Figure 3 illustrates the interaction of the four voices and they ultimately confluence into business results as measured by yardstick of student, society and industry satisfaction. In the ultimate instance, the Voice of Market, Voice of Business and Voice of Employee must focus on meeting requirements in Voice of Customer (students, society and industry) as in Figure 3. A focus on the customer should translate into a robust market-oriented philosophy or mental model and a pragmatic methodology of hearing, understanding, learning and responding to the four voices. Profiling and understanding the customer has a strong impact on how well the institution will develop and refine their processes, mission, values and consider development of their own vision sketch. A mental model of customer requirements informs the whole framework of training, skilling and refining of the institution’s vectors for continuous improvement (CI). Vector of CI is meant a specification of how much and what direction a process, skill or competency needs to be improved so as to meet a customer requirement. The amount of change may be quantitative or qualitative. The direction of improvement may be negative (removal or reduction) or positive (addition or innovation). These three types of improvement vectors can be operated singly or may be executed within the same program. The important thing is that they are driven from the ‘voice of the customer’ and validated through a Six Sigma roadmaps approach.
The validation should be based on the impact the skills will make in DFSS, SSPD, TFSS and MFSS. Most institutions have strong and vociferous claims of customer-orientation yet the features of their product /service are determined by the institution or some other organ rather than derived from the voice of their customer . In their isolation, these voices will not lead to much long-lasting change towards customer-focusing. To avoid reactivity to multiple and fragmented customer demands the voices can be combined, forming four Six Sigma Roadmaps as illustrated in Figure 3. Most institutions receive or do provide training and some sorts of skilling on customer care. The value of such budgets become questionable if the trainers, the content and the purpose is alien to the contexts of the four Six Sigma roadmaps. Customer-focused training and skilling must be premised on creating strategic capabilities in the form of substitute quality characteristic (SQC) or technical competences (TC) and target values (TV). These three terms are meant conceptual, managerial, behavioural or practical capabilities that close the gap between Pi (intended performance) and Po (observed performance) as illustrated in Eq. (2)
Note that the terms target value can be applied to non-human resources like tools and machines while the terms SQC and TC are often used in Ref. to human performance competences. In the ultimate instance, the strategic concern is for all the voices to feed into the needs and wants of the student, society and industry-and-commerce. This point is further illustrated in the comparative analysis of the structure of the different QMSs. In Table 2, it is shown that business results are measured in terms of customer satisfaction performance, wherein the customer is students, society and the institution. There are many techniques used to gather information and data from education’s customers. These include interviews, student evaluation of teaching effectiveness (SETE) forms, observation schedules, records of complains, training needs analysis, learning needs analysis, etc. The data and information can be processed by use of brainstorming, tree diagrams, Kano diagrams, etc. Research has shown that copious amounts of data are collected by institutions but very little is done to process the data and make it influence hiring, procurement, budgeting and other management decisions . Least done is the process of making the customers validate the information extracted from the data. Representatives from within the four voices can be used too in constructing and contenting the different data gathering instruments. Representatives from within the four voices can further be used to validate the list of needs and wants.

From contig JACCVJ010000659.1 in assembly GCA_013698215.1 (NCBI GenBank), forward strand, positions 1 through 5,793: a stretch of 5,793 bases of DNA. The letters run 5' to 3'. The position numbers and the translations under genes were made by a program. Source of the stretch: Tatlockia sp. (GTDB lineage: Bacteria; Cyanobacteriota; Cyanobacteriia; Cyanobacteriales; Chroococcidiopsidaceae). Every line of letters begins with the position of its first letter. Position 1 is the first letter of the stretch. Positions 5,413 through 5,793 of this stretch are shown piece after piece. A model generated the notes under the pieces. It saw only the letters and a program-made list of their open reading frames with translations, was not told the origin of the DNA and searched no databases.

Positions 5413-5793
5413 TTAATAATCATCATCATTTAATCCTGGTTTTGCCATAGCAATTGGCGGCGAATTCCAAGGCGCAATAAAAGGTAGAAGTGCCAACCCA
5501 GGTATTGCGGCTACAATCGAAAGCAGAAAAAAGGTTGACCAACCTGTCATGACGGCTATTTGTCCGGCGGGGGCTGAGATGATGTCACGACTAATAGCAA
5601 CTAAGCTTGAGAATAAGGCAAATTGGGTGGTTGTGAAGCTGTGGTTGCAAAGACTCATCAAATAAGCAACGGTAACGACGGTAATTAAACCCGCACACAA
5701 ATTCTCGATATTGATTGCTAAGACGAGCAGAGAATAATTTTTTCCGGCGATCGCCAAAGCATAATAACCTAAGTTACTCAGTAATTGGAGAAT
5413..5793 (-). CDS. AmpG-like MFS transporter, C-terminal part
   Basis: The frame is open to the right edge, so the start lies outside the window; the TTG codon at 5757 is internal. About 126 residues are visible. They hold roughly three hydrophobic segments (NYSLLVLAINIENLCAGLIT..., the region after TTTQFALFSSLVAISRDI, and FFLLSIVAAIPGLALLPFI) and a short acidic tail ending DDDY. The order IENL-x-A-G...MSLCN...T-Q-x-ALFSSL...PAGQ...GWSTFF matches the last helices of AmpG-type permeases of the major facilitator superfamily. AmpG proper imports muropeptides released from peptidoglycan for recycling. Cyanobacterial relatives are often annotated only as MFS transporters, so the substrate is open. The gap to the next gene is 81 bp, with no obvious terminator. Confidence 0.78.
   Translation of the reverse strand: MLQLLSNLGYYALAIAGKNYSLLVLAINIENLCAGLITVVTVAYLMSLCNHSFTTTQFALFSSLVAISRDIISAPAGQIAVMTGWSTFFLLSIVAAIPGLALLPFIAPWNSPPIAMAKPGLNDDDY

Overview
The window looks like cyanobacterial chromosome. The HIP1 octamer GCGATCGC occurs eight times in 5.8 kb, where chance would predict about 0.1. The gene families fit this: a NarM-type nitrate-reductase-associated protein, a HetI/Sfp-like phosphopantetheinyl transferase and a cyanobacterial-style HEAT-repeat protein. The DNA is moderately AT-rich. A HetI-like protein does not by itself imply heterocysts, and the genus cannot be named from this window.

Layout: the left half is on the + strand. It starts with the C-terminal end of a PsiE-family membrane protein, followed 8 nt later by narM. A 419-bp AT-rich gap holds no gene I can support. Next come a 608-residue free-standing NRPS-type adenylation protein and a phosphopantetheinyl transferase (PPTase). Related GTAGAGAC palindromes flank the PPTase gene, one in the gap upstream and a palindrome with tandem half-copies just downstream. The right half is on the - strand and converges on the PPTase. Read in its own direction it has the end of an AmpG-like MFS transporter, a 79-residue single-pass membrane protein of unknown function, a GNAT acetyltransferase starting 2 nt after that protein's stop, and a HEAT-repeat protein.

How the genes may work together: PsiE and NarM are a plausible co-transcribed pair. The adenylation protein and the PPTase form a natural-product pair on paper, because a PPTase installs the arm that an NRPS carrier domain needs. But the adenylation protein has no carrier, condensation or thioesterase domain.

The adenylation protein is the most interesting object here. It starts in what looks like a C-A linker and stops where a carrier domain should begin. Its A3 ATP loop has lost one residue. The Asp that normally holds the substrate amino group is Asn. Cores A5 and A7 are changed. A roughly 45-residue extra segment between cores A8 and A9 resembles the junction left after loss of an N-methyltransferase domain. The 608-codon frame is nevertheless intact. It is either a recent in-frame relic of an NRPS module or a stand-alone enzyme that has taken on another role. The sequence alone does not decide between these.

|Leadership||Strategic planning||Customer focus||Process management||Business results||Knowledge management||Improvement||Measurement||Partnerships||Information||Policy||Innovation||Resources||Number of categories|
|Focus of results Ficalora and Cohen ||Six Sigma customers Matorera ||EFQM-based results||Short-hand expected results Matorera |
|Voice of customer||Student Society Industry||Customer results||Offered Quality supersedes expected Quality: Qo > Qe therefore Qp > 1 meaning positive CSP|
|Voice of employee||Academics Support staff Management||People results||Work-life balance, effective and efficient systems and institution|
|Voice of business||Quality regulator Accrediting agent Professional agent||Business results||The teachers, course outlines, courses, programs and the institution meet a threshold of criteria on quality as the constituents define it|
|Voice of market||Ranking agent Professional bodies Research & Development||Society results||The teachers, course outlines, courses, programs and the institution outsmarts the generic criteria of quality & creates unique competitive competences|